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Transient Ischemic Attack (TIA)

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General Information

Description

  • Transient ischemic attack (TIA) is a transient episode of neurologic dysfunction caused by focal ischemia of the brain, spinal cord, or retina, and without detection of acute infarction on neuroimaging. 1

Also called

  • acute neurovascular syndrome

Definitions

  • TIA
    • American Heart Association/American Stroke Association 2009 tissue-based definition of TIA - transient episode of neurological dysfunction caused by focal brain, spinal cord, or retinal ischemia, without acute infarction (Stroke 2009 Jun;40(6):2276)OpenInNew
    • previous time-based definition was reversible focal ischemic neurologic dysfunction lasting < 24 hours 1
      • generally accepted for use in absence of computed tomography or magnetic resonance imaging availability
      • 30% of patients diagnosed with TIA using this definition may in fact have infarcted brain
  • ischemic stroke - episode of neurological dysfunction caused by focal cerebral, spinal, or retinal infarction Stroke 2013 Jul;44(7):2064OpenInNewfull-textOpenInNew
  • nondisabling stroke - transient neurologic symptoms with presence of brain infarction but mild (National Institutes of Health Score ≤ 3 points) or no persistent clinical deficits 1

References

General references used

  1. Duca A, Jagoda A. Transient Ischemic Attacks: Advances in Diagnosis and Management in the Emergency Department. Emerg Med Clin North Am. 2016 Nov;34(4):811-835OpenInNew
  2. Coutts SB. Diagnosis and Management of Transient Ischemic Attack. Continuum (Minneap Minn). 2017 Feb;23(1, Cerebrovascular Disease):82-92OpenInNew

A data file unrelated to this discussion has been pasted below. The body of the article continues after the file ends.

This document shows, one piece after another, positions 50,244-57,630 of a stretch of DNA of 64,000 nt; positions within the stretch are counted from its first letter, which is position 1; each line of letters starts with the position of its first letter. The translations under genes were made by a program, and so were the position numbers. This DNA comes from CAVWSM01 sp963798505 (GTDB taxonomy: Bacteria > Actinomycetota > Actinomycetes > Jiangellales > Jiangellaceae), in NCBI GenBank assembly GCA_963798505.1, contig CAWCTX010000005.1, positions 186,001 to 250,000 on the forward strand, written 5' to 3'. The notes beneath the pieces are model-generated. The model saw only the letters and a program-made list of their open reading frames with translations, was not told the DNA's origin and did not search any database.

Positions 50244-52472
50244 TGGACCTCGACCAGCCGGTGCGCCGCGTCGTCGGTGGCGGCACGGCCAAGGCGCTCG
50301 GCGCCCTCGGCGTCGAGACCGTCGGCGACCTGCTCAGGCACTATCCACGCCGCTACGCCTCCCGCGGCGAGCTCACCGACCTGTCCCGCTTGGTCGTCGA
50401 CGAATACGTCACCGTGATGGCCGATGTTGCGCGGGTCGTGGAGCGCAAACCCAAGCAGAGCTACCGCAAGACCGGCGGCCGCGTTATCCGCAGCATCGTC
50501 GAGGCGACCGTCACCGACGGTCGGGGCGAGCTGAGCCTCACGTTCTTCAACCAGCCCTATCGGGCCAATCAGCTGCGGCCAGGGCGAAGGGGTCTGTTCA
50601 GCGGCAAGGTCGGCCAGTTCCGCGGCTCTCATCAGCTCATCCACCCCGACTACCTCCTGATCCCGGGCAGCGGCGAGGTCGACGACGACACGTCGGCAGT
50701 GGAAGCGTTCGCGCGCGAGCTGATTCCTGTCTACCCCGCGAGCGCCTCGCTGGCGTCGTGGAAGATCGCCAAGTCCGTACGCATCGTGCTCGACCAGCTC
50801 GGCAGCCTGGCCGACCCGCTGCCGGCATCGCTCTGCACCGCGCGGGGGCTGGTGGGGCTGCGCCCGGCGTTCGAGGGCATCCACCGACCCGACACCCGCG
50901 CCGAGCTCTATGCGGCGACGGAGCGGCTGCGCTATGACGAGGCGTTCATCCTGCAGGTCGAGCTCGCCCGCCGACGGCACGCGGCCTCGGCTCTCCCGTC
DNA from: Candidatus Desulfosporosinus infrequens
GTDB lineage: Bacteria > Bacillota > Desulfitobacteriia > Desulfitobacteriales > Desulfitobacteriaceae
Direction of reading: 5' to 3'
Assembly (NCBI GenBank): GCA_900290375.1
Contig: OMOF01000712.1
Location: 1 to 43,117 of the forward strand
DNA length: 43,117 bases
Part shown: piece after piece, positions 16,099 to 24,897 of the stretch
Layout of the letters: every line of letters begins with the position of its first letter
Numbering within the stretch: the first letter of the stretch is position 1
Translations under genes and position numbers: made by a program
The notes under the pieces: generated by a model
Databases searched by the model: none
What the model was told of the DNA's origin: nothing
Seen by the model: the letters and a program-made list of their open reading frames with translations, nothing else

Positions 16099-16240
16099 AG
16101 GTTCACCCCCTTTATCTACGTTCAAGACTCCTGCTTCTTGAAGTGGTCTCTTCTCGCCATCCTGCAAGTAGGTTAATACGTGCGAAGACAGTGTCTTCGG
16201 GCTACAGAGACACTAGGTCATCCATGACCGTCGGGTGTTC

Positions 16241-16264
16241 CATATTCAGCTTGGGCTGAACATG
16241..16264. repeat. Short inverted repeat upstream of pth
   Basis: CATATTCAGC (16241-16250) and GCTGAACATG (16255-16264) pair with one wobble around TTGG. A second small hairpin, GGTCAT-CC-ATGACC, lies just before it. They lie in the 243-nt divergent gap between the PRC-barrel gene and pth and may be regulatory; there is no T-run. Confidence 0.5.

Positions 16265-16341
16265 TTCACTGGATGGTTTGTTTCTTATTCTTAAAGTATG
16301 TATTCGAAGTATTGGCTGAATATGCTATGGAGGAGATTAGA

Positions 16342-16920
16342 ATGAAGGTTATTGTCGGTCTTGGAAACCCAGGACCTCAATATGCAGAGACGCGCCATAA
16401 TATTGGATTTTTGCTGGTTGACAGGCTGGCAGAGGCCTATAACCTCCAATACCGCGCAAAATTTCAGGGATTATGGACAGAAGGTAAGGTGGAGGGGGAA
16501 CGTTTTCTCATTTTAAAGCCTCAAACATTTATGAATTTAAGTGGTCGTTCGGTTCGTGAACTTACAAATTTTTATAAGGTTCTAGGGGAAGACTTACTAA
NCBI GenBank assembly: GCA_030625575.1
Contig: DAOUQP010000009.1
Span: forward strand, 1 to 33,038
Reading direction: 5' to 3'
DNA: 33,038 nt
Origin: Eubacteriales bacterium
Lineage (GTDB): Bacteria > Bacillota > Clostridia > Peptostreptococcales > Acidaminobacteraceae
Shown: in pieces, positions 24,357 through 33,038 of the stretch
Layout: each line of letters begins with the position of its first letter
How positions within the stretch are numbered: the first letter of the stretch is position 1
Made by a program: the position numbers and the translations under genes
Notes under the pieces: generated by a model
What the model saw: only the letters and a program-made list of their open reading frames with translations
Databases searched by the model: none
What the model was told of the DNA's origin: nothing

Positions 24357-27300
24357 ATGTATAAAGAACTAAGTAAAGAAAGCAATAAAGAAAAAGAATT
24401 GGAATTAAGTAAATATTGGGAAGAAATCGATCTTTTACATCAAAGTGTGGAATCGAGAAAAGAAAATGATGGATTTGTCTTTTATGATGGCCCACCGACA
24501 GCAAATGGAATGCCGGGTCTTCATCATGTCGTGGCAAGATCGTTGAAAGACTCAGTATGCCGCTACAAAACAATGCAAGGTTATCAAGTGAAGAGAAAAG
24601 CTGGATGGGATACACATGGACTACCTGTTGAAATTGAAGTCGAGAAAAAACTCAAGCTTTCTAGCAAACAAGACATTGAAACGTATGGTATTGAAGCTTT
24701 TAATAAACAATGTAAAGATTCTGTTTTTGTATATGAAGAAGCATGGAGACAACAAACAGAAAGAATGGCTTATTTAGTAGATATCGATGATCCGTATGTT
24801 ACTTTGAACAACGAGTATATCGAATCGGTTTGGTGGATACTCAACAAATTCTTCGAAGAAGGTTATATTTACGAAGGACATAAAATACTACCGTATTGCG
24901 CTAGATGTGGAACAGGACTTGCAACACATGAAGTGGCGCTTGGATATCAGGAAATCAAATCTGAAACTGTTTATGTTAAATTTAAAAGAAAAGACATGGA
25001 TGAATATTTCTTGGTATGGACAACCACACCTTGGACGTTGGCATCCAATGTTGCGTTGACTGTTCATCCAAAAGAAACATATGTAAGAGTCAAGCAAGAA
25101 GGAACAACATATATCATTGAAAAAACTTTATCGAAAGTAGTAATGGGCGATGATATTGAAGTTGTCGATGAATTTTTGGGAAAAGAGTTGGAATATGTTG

3. Easton JD, Saver JL, Albers GW, et al. Definition and evaluation of transient ischemic attack: a scientific statement for healthcare professionals from the American Heart Association/American Stroke Association Stroke Council; Council on Cardiovascular Surgery and Anesthesia; Council on Cardiovascular Radiology and Intervention; Council on Cardiovascular Nursing; and the Interdisciplinary Council on Peripheral Vascular Disease. The American Academy of Neurology affirms the value of this statement as an educational tool for neurologists. Stroke. 2009 Jun;40(6):2276-93OpenInNew
  4. Casaubon LK, Boulanger JM, Blacquiere D, et al; Heart and Stroke Foundation of Canada Canadian Stroke Best Practices Advisory Committee. Canadian Stroke Best Practice Recommendations (CSBPR): Hyperacute stroke care guidelines, update 2015. Int J Stroke 2015 Aug;10(6):924-40OpenInNew

Recommendation grading systems used

  • American Heart Association/American Stroke Association (AHA/ASA) grading system for recommendations
    • classifications of recommendations
      • Class I - procedure or treatment should be performed or administered
      • Class IIa - reasonable to perform procedure or administer treatment, but additional studies with focused objectives needed
      • Class IIb - procedure or treatment may be considered; additional studies with broad objectives needed, additional registry data would be useful
      • Class III - procedure or treatment should not be performed or administered because it is not helpful or may be harmful
        • Class III ratings may be subclassified as Class III No Benefit or Class III Harm
    • levels of evidence
      • Level A - data derived from multiple randomized clinical trials or meta-analyses
      • Level B - data derived from single randomized trial or nonrandomized studies
      • Level C - only expert opinion, case studies, or standard of care
  • American College of Cardiology/American Heart Association (ACC/AHA) grading system for recommendations
    • classifications of recommendations
      • Class I - procedure or treatment should be performed or administered
      • Class IIa - reasonable to perform procedure or administer treatment, but additional studies with focused objectives needed
      • Class IIb - procedure or treatment may be considered; additional studies with broad objectives needed, additional registry data would be useful
      • Class III - procedure or treatment should not be performed or administered because it is not helpful or may be harmful
        • Class III ratings may be subclassified as Class III No Benefit or Class III Harm